4.  Aslan and “Norwegian Wood” were hidden somewhere in my brain until, as I was writing this post about memory, they suddenly appeared in my consciousness. Startling and familiar.

5. The instant of remembering feels like water being shaken from an ear.

6. Sometimes memory feels less attic than forest. Full of dead things and living things and tangled undergrowth where hidden things decay.

7. The feeling of a memory just out of reach. You know it’s there, but you can’t find it. That feeling of searching. Actually, it feels like summoning. You’re spell seeking, you’re summoning something that’s disobeying you by staying hidden.

8. The way you can feel wistful for blank spots, for things you don’t remember. The way memory is an effort to hold on to things that explain how you got here. The way things we don’t remember don’t exist.

9. I think I can almost remember inhabiting a smaller body – the feeling of being lifted as a child. My uncle used to tip my sister and me upside down and let us walk on the ceiling. It’s one of those I have to close my eyes and summon.

10. Most of our conversations, our moments, the day-to-day of our lives will get lost in the woods. Will disappear. Ordinary things. Things that don’t jibe with our image of ourselves. It feels strange to think about how much slips away. This was in the back of my mind when I went for a walk with a friend on Sunday morning. The corner bar on the way to the park, that in mild weather always had the door open and the TV on, had been torn down since the last time I took that street. Our dogs trotted and sniffed on the ends of their leashes. It was warm in the sunlight and cold in the shadow. These things passed before me. I saw and smelled and heard and felt them. I remember them now. I remember them. For now.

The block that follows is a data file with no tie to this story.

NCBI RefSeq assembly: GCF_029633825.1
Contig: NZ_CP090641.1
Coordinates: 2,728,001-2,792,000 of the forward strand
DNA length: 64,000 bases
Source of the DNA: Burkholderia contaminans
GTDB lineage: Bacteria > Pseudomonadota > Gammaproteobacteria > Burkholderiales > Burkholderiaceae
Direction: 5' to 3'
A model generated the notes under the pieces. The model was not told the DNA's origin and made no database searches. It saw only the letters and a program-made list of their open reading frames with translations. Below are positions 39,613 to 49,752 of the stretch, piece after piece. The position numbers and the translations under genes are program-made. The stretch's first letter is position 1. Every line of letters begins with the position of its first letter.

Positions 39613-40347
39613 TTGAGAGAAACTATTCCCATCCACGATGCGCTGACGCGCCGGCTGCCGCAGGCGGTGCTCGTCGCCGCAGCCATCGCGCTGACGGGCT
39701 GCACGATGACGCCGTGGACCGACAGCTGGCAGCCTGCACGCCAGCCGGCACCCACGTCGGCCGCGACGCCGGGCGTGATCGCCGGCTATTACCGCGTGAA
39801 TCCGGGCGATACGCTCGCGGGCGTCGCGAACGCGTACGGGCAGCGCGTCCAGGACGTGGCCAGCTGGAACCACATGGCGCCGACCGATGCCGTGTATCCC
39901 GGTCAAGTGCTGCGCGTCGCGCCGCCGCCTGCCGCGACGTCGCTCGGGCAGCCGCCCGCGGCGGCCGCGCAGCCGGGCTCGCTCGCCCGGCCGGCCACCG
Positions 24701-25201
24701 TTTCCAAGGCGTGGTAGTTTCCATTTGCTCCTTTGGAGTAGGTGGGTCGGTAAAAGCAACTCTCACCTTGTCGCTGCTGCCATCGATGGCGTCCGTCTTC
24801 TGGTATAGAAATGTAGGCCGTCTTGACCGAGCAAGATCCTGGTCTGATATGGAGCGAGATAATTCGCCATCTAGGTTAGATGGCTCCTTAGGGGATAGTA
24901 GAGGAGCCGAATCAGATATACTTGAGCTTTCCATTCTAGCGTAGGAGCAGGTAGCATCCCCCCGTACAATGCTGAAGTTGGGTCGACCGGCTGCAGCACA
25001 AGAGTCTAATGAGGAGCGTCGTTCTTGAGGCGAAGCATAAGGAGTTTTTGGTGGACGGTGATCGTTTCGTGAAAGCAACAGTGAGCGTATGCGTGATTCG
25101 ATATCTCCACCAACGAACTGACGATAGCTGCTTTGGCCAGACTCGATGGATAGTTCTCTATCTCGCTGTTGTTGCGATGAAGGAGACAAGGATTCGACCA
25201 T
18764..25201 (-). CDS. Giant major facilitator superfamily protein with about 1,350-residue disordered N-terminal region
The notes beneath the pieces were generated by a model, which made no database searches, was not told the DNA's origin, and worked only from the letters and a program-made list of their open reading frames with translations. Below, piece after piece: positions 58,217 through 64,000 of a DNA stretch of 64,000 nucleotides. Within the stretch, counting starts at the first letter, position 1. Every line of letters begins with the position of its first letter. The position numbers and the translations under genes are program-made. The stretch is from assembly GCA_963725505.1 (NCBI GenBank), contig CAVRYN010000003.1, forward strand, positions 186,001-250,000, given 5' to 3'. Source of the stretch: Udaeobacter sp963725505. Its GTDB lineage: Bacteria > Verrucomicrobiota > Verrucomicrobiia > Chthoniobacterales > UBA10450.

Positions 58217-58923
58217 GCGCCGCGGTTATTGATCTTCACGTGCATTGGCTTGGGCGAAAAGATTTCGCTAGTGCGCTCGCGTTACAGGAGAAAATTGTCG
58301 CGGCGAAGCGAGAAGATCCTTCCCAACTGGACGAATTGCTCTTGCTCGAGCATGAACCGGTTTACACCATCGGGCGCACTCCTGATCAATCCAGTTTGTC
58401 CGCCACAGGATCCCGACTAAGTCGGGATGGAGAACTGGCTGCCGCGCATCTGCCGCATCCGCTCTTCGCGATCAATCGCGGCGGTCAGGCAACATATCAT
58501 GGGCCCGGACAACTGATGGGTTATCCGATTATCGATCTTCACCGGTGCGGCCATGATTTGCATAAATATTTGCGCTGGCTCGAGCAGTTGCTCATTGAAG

http://www.flickr.com/photos/bradywahl/4446149080/lightbox/
photo credit: Brady Wahl

There’s more.

To be continued…

P.S. What are your thoughts about memory?

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7 thoughts on “Memoir & Memory